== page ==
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  • Redefining Paris:Trans-Modernity and Francophone African Migritude Fiction
  • Pius Adesanmi

I met you in the elevators of PARIS.
You were from Senegal or the Antilles
And the seas traversed surfed on your teeth,
Permeated your smile,
Sung in your voice like waves in the hollows.
Midday on the Champs Elysées
I suddenly encountered your tragic faces:
Your expressions attested secular grief.
And yet at the Boule Blanche
And under Montmartrian colors,
Your voice, your breath, your whole being exuded joy.
You were music, you were dance.

Jean Brierre, "New Black Soul"

On Transmodernity: Paris and Foundational Black Internationalism

Three scenarios—two obvious, the third less so but far more important—emerge from Haitian writer Jean Brierre's poem that [End Page 958] serves as the epigraph to this essay. The first relates to the universally acclaimed status of early-twentieth-century Paris as the crucible of black intellection, a site for the articulation of polyvalent cultural expressions in all areas of the arts; the second, a corollary of the first, underscores the geographical position of the French capital at the heart of a centripetal nexus that consolidated the nascent black internationalism of the period by bringing together black cultural luminaries from Africa, the Caribbean, and the United States.1 In this complex but felicitous interweaving of black politics and culture, negritude movement encountered Harlem Renaissance; avant-garde "white" Paris of Dada and Surrealism encountered l'art nègre, laying the foundation, much later, for cubism's so-called discovery of primitivism via Pablo Picasso;2 white musical Paris encountered African-American jazz. The expression of Paris's desire for black otherness reached its ultimate consecration in the aestheticization and consumption of the body of African-American model and actress, Josephine Baker.3 What these two scenarios foreground is the emergence of "Parisianism"4 and "Black Paris," two hermeneutic categories that have entered critical/cultural discourse as a means of engaging the totality of black cultural and textual practices informed by the matricial ontology of Paris.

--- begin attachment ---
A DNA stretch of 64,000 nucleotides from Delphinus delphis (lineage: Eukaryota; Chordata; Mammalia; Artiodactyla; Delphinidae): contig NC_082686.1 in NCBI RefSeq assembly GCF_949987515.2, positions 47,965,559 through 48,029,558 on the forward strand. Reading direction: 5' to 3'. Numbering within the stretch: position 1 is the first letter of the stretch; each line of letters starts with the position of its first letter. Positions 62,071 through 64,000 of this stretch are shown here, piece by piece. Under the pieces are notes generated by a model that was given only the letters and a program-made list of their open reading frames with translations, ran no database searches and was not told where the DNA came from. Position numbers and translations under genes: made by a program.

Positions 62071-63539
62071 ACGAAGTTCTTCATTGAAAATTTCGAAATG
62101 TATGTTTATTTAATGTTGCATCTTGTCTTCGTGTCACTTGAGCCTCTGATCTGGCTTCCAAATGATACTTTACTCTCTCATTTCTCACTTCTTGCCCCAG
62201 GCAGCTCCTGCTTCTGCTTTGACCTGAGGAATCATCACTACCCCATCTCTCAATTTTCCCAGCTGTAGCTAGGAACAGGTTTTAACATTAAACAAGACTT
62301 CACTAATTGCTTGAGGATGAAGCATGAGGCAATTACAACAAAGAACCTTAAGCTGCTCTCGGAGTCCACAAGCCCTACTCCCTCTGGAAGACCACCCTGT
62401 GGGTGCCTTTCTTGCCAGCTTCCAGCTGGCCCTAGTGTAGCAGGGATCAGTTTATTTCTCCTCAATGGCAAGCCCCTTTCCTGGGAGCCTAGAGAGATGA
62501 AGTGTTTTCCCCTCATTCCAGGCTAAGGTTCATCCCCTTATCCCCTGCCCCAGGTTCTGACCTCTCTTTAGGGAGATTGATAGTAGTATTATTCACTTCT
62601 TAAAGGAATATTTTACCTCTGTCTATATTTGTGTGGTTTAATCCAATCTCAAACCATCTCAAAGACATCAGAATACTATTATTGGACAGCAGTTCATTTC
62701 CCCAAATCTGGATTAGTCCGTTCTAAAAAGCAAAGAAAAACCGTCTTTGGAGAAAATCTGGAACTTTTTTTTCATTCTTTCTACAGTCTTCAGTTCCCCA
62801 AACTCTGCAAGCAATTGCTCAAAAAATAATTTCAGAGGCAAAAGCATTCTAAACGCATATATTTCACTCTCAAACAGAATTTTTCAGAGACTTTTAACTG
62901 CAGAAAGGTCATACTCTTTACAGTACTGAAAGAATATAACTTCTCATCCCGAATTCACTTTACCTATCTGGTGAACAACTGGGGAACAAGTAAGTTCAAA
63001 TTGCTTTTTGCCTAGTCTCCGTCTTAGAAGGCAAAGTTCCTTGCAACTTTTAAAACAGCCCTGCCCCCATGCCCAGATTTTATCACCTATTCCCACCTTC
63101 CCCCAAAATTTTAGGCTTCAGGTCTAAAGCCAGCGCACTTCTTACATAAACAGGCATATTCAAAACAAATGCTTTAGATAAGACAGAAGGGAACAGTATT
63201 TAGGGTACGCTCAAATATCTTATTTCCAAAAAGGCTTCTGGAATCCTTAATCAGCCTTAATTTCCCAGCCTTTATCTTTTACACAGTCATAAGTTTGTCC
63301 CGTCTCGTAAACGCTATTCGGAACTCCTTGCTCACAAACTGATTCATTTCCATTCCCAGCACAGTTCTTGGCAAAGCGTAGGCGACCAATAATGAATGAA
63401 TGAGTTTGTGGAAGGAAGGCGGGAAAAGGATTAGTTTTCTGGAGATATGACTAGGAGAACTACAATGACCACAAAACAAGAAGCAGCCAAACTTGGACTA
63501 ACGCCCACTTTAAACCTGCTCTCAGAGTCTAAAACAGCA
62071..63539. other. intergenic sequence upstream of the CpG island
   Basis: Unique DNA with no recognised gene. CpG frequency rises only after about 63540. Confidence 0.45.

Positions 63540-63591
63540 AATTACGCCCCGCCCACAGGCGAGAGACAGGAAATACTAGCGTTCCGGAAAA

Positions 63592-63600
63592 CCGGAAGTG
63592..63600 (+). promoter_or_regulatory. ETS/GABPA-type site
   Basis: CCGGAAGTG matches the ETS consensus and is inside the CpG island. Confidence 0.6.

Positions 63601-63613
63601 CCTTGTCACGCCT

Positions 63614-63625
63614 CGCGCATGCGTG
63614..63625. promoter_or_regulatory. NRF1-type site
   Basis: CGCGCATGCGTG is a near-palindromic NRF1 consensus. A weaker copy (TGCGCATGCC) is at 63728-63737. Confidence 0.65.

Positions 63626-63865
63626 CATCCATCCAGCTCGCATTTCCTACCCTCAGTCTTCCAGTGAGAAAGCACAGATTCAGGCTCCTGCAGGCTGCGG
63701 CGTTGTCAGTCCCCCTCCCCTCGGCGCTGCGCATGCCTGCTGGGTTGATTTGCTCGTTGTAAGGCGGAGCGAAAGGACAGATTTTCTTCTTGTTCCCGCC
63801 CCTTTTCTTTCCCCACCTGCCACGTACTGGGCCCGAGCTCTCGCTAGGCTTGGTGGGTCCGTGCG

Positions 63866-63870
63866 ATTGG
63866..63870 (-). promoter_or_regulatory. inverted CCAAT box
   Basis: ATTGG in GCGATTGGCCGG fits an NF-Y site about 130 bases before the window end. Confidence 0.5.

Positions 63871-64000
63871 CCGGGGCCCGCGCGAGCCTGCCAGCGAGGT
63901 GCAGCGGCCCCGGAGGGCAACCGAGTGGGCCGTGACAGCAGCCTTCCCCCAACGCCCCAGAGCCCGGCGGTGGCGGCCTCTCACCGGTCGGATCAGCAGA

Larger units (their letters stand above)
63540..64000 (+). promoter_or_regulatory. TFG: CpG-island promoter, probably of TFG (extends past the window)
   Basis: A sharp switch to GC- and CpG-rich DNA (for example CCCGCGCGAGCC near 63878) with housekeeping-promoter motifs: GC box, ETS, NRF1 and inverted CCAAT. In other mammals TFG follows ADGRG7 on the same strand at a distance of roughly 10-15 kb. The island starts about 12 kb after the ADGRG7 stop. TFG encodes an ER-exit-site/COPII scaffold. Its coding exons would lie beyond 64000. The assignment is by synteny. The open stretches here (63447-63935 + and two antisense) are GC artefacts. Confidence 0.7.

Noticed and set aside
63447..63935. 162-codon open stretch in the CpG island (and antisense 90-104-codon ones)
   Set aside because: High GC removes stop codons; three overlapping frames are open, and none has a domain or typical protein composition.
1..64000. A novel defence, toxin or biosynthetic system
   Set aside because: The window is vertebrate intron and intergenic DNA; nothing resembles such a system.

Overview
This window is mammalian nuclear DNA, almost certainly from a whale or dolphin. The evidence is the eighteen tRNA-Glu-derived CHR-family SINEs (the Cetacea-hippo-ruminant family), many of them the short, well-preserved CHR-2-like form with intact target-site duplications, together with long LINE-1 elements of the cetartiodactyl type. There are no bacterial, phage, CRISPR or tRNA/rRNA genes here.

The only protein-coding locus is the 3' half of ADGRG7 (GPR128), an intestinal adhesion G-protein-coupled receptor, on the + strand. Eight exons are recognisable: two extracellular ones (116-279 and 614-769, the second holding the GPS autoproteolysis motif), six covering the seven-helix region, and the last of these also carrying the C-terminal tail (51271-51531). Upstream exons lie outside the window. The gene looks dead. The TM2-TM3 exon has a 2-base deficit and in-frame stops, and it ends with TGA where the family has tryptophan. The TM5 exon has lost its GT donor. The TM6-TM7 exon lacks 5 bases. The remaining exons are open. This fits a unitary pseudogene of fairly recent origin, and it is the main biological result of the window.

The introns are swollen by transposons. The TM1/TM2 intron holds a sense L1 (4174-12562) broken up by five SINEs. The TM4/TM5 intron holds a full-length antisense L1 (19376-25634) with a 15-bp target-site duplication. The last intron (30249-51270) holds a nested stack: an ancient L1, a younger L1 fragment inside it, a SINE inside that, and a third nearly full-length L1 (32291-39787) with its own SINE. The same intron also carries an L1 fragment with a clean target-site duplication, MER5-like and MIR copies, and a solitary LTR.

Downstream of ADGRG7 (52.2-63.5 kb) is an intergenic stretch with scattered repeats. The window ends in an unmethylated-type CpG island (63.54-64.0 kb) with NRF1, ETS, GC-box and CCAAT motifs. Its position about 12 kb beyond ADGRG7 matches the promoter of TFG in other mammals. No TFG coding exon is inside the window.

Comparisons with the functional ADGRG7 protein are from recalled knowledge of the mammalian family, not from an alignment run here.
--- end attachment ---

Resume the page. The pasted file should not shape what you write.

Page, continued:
The third scenario borders on the centrality of Paris to the discursive fashioning of a transnational black modernity at once deconstructive of and resistant to the dominant post-Enlightenment narrative of Euromodernity the space of which it problematically inhabits. It is no longer news, as Enrique Dussel reminds us in his Frankfurt lectures, that the project of modernity, narrativizing itself as the reason, rationality, technology, and liberal democracy of the Western white male, circumscribed the black subject as an alterity defined and instrumentalized solely within the political economy of slavery and colonialism. By denying agency and even coevality to its constructed others, Euromodernity set the stage for the emergence of alternative modernities that, as Dussel claims in another context, are "trans-modernities", because they lie beyond the truth claims of the European episteme, constantly undermining its will to universalism: "To repeat: the thesis advanced in this essay is that modernity's recent impact on the planet's multiple cultures (Chinese, Southeast Asian, Hindu, Islamic, Bantu, Latin American) produced a varied 'reply' by all of them to the modern 'challenge.' Renewed, they are now erupting on a cultural horizon 'beyond' modernity. I call the reality of that fertile multicultural moment 'trans'-modernity (since 'post'-modernity is just the latest moment of Western modernity)" (World System 221).

Of particular interest to our discussion is Dussel's description of the other's voice as a form of rebellious modernity. For Africa and its [End Page 959] Atlantic diaspora, the rebellion against the tropological claims of modernity and its subalternizing symbologies came in the form of a veritable textual revolution for which Paris served as a confluence. From the 1920s to the 1940s, African American, Caribbean, and African intellectuals met and fraternized in Paris. In the process, they founded a plethora of journals and newspapers such as Les continents, La voix des nègres, La revue du monde noir, La dépêche africaine, Légitime Défense and L'Etudiant noir. Although these journals, reviews, and newspapers did not always reflect monolithic ideological positions and varied considerably in the degree of their militancy vis-à-vis the European ur-text of representational modernity they aimed to undermine...


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